JOHN GILL (1697-1771), Ordained in 1718, and thoroughly versed in Hebrew and Latin, Gill was an eminent Baptist expositor on prophecy. He held that the millennium will be bounded by the two literal, corporeal resurrections, and the eternal kingdom is to be on earth, not in heaven. He lectured extensively on the year-day principle of prophetic time prophecies from Daniel and Revelation calculating that certain year-days mentioned therein would close at the end of the sixth millennium cleansing the church from all corruption.
ABRAHAM BAR HIYYA HANASI (1065-1136), Spanish astronomer, mathematician, and philosopher. Hanasi sought to determine the apocalyptic end. His calculations were derived from the date of creation, as he believed that the world would last 6,000 years, with the seventh as the millennial Sabbath. His is the first eschatological work, The Scroll of the Revealer, of a European rabbi, and it later influenced Nahmanides.
NAHMANIDES, or Moses ben Nahman (1195-1270), of Spain, was a practicing physician and rabbi. He set 1358 C.E. for the Messiah’s coming and believed that the six days of creation represented six millennia, at the end of which the Messiah would appear. The seventh would be the millennial Sabbath.
ANDREAS MUSCULUS (1514-1581), a fervent Lutheran professor of theology at Frankfurt der Oder, Germany, lecturing on the last days, death, resurrection and judgment. Musculus wrote a number of tracts, such as, “About the Last Days,” and “Consider the End.” He said, “The world will not stand longer than 5,000 years. It has continued already for 5,556 years and should have some other 500 years to go…”
THEODOR BIBLIANDER (1504-1564), lecturer on the Apocalypse, was born near Constance. He studied Hebrew at Zurich. In 1531, he was made Zwingli’s successor as professor of theology and Old Testament literature at Zurich. Bibliander believed that after six thousand years of prevailing wickedness there would come the still future predicted millennium of righteousness.
HUGH LATIMER (1490-1555), one of the most distinguished prelates of the Church of England. Latimer believed the end was less than 400 years distant. As to the approximate time to the end, he held to the six-thousand-year theory, as did many of his contemporaries. Latimer wrote, “The world was ordained to endure, as all learned men affirm and prove it with scripture, 6,000 years. Now of that number there be passed 5552, so that there is no more left but 448. … Therefore all those excellent learned men, which without doubt God hath sent into this world in these latter days to give the world warning, all those men do gather out of scripture that the last day cannot be far off.”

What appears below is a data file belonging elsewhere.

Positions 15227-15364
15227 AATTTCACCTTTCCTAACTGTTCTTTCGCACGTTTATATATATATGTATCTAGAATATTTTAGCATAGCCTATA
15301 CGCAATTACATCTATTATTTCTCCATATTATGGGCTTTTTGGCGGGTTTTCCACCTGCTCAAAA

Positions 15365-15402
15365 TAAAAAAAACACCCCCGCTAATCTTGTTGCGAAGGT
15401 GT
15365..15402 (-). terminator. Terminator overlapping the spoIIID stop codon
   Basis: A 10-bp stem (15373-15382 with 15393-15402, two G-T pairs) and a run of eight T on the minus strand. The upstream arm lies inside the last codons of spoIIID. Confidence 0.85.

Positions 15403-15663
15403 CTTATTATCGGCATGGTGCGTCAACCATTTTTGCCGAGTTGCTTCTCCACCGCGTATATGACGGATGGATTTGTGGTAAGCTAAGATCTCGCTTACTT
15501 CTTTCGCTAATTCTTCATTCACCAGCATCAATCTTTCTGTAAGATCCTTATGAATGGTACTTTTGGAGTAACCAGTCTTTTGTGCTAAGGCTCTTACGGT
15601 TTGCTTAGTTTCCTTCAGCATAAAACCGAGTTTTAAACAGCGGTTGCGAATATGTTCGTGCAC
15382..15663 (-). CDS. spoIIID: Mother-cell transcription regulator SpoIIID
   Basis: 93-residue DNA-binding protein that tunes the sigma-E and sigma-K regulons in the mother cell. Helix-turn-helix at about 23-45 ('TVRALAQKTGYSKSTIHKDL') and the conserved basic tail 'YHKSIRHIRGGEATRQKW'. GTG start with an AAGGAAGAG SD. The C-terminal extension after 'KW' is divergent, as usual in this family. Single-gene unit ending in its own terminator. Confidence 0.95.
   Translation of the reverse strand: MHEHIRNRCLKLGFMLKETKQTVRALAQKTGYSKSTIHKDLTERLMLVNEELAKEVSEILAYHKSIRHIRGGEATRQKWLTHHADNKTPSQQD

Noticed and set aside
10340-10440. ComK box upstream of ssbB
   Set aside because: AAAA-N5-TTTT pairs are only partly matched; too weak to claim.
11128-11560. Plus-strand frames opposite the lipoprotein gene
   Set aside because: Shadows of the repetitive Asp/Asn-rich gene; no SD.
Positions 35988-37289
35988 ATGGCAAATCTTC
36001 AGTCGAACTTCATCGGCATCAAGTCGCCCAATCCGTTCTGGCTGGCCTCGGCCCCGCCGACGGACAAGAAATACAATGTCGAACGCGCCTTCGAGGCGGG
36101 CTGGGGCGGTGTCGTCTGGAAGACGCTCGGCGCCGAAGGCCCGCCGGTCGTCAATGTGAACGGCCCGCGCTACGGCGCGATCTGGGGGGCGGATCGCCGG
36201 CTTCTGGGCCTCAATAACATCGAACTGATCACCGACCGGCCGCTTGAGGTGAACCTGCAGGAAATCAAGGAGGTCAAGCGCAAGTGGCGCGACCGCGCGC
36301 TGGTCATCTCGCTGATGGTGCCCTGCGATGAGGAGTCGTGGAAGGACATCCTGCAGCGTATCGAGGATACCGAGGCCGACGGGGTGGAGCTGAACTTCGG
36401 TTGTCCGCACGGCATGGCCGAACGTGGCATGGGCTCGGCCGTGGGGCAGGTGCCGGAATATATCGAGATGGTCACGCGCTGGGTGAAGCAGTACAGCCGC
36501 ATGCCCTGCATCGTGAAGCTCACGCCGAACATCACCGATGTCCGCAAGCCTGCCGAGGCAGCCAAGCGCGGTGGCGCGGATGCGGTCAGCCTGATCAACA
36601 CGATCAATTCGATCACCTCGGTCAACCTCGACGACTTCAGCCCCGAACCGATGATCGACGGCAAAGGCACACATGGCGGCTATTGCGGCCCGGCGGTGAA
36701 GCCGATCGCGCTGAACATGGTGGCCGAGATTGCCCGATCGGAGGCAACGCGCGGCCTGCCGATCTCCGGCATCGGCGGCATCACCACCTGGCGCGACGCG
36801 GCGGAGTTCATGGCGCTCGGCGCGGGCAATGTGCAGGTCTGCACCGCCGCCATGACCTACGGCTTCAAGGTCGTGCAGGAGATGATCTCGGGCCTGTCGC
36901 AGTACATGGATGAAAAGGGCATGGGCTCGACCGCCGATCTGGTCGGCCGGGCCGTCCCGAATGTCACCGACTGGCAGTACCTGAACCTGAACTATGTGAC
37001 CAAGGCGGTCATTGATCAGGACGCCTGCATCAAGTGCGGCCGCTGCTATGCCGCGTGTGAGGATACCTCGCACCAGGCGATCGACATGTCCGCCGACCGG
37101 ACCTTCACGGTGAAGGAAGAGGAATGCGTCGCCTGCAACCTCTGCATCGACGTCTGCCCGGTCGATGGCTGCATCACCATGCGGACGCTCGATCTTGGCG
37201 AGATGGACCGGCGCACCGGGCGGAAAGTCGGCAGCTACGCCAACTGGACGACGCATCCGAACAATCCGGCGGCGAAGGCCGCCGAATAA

THOMAS BURNET(1635-1715), English divine and author, Burnet believed that paradise would be restored on a renewed earth, after it had run its predicted course—creation week being the type. He stated that the “Sex-millennial” duration of the world (the 6,000-year theory) was very much insisted upon by the Christian fathers and cited nearly a score of early fathers in its behalf.
John Napier (Neper) (1550-1617), distinguished Scottish mathematician and devoted adherent of the Protestant cause. Napier is celebrated as the inventor of logarithms and devised certain formulas in trigonometry and introduced the present use of the decimal point. He looked for the day of judgment about the year 1700 and believed the latter day “beginneth to approch.” This view he based on the sex-thousand-year premise, and on the fact that God had given the time prophecies of Daniel and of Revelation by which the approach of the judgment might be known.